From Khartoum to Cape Town/AFRICAN JOURNEY. How the glamour of a trans-Africa trek by Land Rover can begin to wear thin
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As a traveler in Kenya will quickly discover, personal security and protection against theft are overriding concerns, if not obsessions, among many residents. Not only in Nairobi, but in the countryside, too. Daily newspapers are peppered with stories of murders, muggings by ``panga'' (machete) gangs, and burglaries. Just how tense feelings are is suggested by the extremely violent, impromptu form of mob justice meted out to those who are caught. Urban violenceSkip to next paragraph
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Over the past few years, the Kenya government has been trying to crack down on urban violence, a difficult task considering the high rate of unemployment, particularly among the young who have left school.
The arrival of 15,000 women in Nairobi for the world conference on the United Nations Decade for Women and the consequent potential for bad international publicity, seems to be what it takes to get authorities to dragnet streets and suburbs in a bid to keep the city safe at least for the duration of the gathering.
While some observers insist that crime is not as bad as is often made out, others maintain that it is getting steadily worse. ``I can guarantee that you will be robbed at least once before you leave Kenya,'' blithely remarked the English shipping director whose company was handling my vehicle. ``In fact, there is a pretty good chance that your vehicle will have been plundered before you even receive it.''
Sure enough, despite padlocked trunks, various pieces of equipment -- a shortwave radio, jerry cans, clothes, and rock tapes -- had already been removed from the vehicle by the time it had passed through customs in Mombasa. The thieves proved to be quite discriminating. Camping gear, boots, and classical music tapes did not interest them.
What can be done to minimize the risks? ``Well you see, I have a distinct advantage over you. I'm fat,'' continued the enormous Englishman. ``Africans respect big people. It's a sign of power. They'll think twice about tackling you.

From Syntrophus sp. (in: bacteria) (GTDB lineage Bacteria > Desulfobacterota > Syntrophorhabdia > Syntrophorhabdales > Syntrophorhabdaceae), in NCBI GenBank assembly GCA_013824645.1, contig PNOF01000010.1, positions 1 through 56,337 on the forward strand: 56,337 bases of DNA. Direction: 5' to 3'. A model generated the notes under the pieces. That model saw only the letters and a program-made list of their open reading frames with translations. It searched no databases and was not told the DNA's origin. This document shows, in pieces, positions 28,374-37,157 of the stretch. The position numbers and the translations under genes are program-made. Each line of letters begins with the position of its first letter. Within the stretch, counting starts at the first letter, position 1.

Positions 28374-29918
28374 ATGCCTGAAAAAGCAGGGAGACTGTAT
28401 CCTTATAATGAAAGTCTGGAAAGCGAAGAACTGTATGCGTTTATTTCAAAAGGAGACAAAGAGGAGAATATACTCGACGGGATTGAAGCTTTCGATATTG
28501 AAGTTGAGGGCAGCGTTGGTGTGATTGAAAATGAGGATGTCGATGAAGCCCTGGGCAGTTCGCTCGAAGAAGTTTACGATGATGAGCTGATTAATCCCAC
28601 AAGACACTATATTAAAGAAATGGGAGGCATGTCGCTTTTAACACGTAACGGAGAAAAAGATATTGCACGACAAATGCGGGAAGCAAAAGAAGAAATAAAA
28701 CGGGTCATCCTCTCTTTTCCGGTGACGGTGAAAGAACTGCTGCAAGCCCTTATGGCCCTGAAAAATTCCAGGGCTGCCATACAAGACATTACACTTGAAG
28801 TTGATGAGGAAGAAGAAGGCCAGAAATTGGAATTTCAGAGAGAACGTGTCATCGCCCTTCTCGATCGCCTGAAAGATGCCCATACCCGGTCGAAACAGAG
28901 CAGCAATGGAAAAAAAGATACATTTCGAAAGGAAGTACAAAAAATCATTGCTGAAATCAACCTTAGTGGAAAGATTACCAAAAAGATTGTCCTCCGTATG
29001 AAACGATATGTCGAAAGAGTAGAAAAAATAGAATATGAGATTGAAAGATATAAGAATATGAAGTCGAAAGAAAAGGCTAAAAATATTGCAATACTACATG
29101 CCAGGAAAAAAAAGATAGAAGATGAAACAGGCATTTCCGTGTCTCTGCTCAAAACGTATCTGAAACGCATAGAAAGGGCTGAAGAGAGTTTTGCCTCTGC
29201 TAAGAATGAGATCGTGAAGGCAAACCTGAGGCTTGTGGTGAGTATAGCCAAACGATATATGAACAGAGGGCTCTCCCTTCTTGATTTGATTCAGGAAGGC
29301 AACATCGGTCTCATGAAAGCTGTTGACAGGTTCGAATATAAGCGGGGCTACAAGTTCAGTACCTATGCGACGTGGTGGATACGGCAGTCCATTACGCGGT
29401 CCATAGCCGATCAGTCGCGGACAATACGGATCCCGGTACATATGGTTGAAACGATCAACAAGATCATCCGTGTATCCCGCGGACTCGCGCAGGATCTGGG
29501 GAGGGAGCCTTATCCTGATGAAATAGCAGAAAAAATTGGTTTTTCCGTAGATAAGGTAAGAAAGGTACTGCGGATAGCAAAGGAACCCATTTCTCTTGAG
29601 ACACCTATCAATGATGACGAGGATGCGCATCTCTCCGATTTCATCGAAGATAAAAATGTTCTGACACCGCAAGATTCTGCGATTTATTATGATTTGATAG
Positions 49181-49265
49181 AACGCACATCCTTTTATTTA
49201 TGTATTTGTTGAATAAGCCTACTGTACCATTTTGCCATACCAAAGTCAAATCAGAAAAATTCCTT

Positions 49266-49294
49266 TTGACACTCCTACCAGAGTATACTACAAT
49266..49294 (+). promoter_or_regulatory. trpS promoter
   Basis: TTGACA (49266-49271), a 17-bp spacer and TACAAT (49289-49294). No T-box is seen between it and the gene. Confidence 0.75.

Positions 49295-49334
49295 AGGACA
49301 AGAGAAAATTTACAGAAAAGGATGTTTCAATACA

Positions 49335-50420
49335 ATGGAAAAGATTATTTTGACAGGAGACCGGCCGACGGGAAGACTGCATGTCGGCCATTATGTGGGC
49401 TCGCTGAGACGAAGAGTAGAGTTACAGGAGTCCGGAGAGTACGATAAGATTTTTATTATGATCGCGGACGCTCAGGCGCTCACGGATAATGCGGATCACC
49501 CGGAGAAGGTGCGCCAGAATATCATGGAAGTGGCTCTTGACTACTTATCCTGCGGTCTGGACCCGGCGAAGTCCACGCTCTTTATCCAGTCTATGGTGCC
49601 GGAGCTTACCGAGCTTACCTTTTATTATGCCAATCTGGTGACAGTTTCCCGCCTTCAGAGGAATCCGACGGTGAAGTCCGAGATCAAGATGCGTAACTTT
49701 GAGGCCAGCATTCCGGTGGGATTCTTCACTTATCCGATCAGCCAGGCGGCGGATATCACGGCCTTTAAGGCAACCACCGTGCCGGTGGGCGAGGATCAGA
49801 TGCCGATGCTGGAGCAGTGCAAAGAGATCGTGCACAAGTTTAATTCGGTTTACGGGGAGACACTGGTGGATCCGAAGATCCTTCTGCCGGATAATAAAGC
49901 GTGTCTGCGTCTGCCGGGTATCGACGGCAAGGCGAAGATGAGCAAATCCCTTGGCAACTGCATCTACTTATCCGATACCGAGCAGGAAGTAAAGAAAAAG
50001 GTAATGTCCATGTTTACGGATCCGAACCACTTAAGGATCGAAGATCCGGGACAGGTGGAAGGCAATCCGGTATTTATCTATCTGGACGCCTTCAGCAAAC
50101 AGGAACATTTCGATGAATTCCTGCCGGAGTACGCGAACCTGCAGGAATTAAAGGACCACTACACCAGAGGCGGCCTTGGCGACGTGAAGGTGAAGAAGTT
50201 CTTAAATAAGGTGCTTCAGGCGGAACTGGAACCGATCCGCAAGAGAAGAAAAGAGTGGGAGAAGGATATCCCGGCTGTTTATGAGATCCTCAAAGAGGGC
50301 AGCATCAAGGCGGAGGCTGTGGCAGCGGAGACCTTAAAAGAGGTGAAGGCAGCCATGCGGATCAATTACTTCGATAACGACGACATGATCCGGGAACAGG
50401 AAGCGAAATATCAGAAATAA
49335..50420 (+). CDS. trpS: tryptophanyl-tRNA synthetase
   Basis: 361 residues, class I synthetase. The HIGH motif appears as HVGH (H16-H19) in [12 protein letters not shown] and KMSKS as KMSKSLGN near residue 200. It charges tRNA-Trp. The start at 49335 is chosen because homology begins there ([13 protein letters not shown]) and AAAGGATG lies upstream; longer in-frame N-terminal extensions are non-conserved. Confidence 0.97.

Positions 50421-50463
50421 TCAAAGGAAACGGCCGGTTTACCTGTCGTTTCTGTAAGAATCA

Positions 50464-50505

``All I can say is assume that everything you've got in your vehicle is up for grabs and take whatever precautions you can. Car break-ins are a fact of life in this country.''
Once back in Nairobi, I had firm wire mesh fitted over the rear windows, strongboxes bolted into the back, and extra locks attached to anything that moved.
Following crime, one of the most nerve-wracking gauntlets facing overland travelers are Kenya's lethal driving habits, far worse than what I have seen in Pakistan or India. One Kenya guidebook recommends ``evasive'' rather than ``defensive'' driving as a way to survive the country's roads.
Drunk driving is an acute problem, but so are the favorite pastimes of overtaking on blind curves, dangerously overloading trucks, hogging the center of the road, and keeping headlights switched off to save on bulbs until the sheer darkness mandates their use.
The worst offenders, however, are the matatus, jampacked minibuses whose name can be loosely translated as ``always room for three more.'' Hurtling down the highways, their main ambition seems to be to take on as many passengers as possible while reaching a destination in the shortest time possible.
On several occasions I have watched foreigners intent on savoring some local color, climb out of matatus with blanched, ``never again'' expressions on their faces.
Recently, Kenyan President Daniel Arap Moi announced his intention to ``declare war'' on speeding matatus. But one wonders what can really be done about their drivers who pilot the vehicles with an abandon suggesting immunity to the normal considerations of personal safety.
Police have been ordered to haul in offenders and there are plans to introduce stricter driving regulations. And in an effort to educate the young, authorities recently opened a youth traffic center in Nairobi where school children can ride around on bikes and learn the highway code under simulated road conditions.
In the meantime I ponder the relative security of my Land Rover beset as it is by an internal propensity to break down at awkward moments and an external vulnerability to the reckless driver or the acquisitive thief.